It was not the first time that Aahil was seeing Taj. Unknown to his friends, he would often steal visits to it, whenever his rigorous college hours permitted, and would stand there as long as time permitted, reveling in the beauty and majesty of the hotel. It was his dream to work here, creating delectable gourmet for its various connoisseurs. And finally, his hard work paid off. He was among the 10 interns selected for an internship, out of which though, only 1 would be selected after a demanding training of 6 months for an apprenticeship, and the others will carry the glorious experience of Taj Dubai on their resume, to become the most sought after possible apprentices around the world. He had to arrive early on first day, there was no way he would ever miss gawking at his dream, but he was pleasantly surprised to see a Sikh, slightly heavy boy already there, mesmerized by the first sight of it. Dadamiyaan often used to talk about Sikhs, his school time best friend was a Sikh and his next door neighbor. They used to spend hours together, running on the roads, eating choley kulche from the street corner, and drinking the legendary lassi his friend’s mom made. They had even gone to Delhi once together, and stayed with his friend’s uncle for 15 days, roaming around Old Delhi and its by-lanes on a cycle, watching in awe the British ladies in their finery in Lutyen’s Delhi. And then, partition happened. One night later, his friend and the entire family was gone. Some said they went to India, while others said they were killed in riots. No one knew what happened, and the communication channels in those times weren’t reliable enough to know the truth. Dadamiyaan still missed his friend, even after 70 years of Indepndence.
“Han sohna tey bahut jyada h, tussi Punjab tou ho?”(Yes it is very beautiful, are you from Punjab?), asked Agam of Aahil, curious. “Haanji Punjab tou, lekin Pakistan wala”(Yes brother, but the one in Pakistan), smiled Aahil, waiting for a change of expression from a smile to apprehension. To his surprise, Agam smiled even more broadly and said ,”Oye hoye, fir toh tusi Bhuna Mutton de expert hoge!!”(Oh then you must be an expert at Roasted Mutton!) Aahil beamed at this unexpected turn of events and laughed, “Main tey ni, lekin Dadi expert hain!”(Not me, but my grandmother is!)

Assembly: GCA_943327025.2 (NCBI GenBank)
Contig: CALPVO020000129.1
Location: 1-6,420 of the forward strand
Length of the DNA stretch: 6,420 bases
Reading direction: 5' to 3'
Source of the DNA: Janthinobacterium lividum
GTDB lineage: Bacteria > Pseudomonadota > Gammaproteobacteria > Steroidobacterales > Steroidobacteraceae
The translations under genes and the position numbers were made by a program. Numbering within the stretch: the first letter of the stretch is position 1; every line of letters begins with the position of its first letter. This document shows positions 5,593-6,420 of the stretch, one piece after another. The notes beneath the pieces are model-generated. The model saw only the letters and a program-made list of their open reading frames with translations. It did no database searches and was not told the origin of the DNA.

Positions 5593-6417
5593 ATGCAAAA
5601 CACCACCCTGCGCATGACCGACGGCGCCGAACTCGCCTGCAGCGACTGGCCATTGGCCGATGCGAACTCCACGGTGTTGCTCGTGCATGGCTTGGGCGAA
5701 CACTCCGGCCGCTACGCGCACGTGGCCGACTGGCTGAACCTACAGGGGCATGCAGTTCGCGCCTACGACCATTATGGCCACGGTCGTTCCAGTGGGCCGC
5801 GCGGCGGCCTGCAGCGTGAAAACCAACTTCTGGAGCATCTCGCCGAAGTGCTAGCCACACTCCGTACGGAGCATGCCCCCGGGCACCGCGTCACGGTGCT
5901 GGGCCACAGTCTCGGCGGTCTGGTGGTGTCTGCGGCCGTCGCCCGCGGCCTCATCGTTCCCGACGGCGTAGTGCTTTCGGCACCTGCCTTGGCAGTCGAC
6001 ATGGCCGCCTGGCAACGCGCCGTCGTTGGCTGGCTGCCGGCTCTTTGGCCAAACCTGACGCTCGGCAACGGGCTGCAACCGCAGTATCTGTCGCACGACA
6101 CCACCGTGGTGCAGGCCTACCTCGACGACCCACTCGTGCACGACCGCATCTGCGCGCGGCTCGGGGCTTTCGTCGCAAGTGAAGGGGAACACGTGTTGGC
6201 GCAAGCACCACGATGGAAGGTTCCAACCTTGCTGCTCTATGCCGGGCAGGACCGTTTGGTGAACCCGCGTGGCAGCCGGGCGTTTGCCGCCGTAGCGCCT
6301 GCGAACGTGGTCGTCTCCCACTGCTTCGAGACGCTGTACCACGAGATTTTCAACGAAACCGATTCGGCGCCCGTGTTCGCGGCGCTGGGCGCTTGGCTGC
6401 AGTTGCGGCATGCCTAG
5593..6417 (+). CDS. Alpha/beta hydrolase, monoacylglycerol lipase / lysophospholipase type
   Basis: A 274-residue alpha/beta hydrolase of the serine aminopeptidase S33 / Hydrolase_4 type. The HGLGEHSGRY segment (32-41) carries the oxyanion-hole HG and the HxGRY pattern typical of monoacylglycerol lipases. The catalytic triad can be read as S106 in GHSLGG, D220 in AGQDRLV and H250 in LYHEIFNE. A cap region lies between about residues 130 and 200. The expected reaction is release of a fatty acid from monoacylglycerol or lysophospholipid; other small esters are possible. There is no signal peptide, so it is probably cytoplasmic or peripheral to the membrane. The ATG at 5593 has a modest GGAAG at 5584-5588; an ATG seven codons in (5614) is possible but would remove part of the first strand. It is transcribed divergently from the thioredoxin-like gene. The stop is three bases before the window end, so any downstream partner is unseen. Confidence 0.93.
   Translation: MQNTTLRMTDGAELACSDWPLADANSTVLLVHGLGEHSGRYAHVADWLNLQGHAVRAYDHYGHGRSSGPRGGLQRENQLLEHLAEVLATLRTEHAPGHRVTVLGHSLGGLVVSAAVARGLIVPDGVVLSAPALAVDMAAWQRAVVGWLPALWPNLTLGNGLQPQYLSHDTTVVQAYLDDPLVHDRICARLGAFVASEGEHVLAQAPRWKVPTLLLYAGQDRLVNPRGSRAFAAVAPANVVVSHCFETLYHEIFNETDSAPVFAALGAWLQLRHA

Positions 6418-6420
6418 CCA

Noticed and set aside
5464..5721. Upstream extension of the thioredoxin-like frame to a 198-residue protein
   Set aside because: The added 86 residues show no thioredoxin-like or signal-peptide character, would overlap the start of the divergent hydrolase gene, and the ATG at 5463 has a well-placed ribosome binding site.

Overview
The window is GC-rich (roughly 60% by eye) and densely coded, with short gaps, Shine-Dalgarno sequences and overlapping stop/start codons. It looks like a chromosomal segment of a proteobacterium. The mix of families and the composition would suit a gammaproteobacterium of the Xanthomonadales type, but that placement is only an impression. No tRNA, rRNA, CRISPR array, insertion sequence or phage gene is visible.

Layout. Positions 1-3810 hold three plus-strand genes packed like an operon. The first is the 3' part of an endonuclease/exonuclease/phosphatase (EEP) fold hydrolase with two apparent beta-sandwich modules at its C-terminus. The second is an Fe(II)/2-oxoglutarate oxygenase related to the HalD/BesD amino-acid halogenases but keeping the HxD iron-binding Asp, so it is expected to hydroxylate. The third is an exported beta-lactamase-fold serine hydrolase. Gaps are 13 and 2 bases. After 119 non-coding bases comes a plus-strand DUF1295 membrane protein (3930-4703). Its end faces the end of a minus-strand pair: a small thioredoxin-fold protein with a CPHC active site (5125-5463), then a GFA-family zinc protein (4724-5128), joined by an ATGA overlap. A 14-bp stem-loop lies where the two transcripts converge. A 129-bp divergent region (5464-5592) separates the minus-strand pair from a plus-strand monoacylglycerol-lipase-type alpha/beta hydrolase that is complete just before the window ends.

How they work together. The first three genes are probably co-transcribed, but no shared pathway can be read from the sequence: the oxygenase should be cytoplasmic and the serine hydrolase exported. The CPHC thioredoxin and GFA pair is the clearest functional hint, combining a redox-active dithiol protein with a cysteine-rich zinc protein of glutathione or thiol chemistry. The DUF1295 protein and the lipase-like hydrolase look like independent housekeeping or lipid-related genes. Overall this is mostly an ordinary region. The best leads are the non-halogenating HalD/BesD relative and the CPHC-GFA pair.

And hence began a beautiful friendship between Agam and Aahil, united by their common culture and their mutual love for food. They spent hours together slogging in the kitchen, sometimes spending 14 hours altogether, butchering meat, chopping vegetables, making stews or listening to chefs and sous-chefs, hoping to skim at least the surface of their enormous knowledge about food. Every single night, they passed out on their beds, exhausted, and yet would be the first interns to reach every morning, sharp at 8. Aahil was used to waking up early, thanks to his cricket training, and he would make sure that Agam would wake up too.
Time flew and suddenly it was time for the final assignment. All these six months, the interns were being trained for the New Year’s event, to be held on 31st December’s evening. Each of the interns was required to create an absolutely astounding dish, all by oneself, in a span of 2 hours, which would be tasted by a special team of 6, the identities of which would remain undisclosed till the results were announced. The winning dish would feature in the special dining experience on New Year’s eve and its creator would be rewarded with a prize money of 2000 AED and an opportunity to be a part of the Taj’s team of chefs.
Aahil and Agam were very excited for their final assignments. Agam wanted to replicate his idol Reynold of Masterchef Autralia Season 7’s signature dish – The Forbidden Fruit. It was a dish that was amazingly tough even for a trained chef to make, but Agam had his heart set on it. Aahil was, though confused. On one hand he wanted to go to his roots, make something that reminded him of home, which he badly missed, but on the other hand, he didn’t want to come up short in the competition. The thought kept him awake for nights thereto and he filled the waste bin with his discarded ideas on the paper. But just a night before the competition, he had sudden stroke of inspiration, and he knew, what he was going to submit as his final assignment.
What would Aahil make for his assignment? Who would win the competition? Agam? Aahil? Or someone else, whom we don’t know about yet? Watch out this space next week for the next part of the series – “Piyaar Khaan Leyi”, a.k.a, For the Love of Food!
Two strangers, two separate nationalities , one thing in common – their love for food. Can food conquerth it all?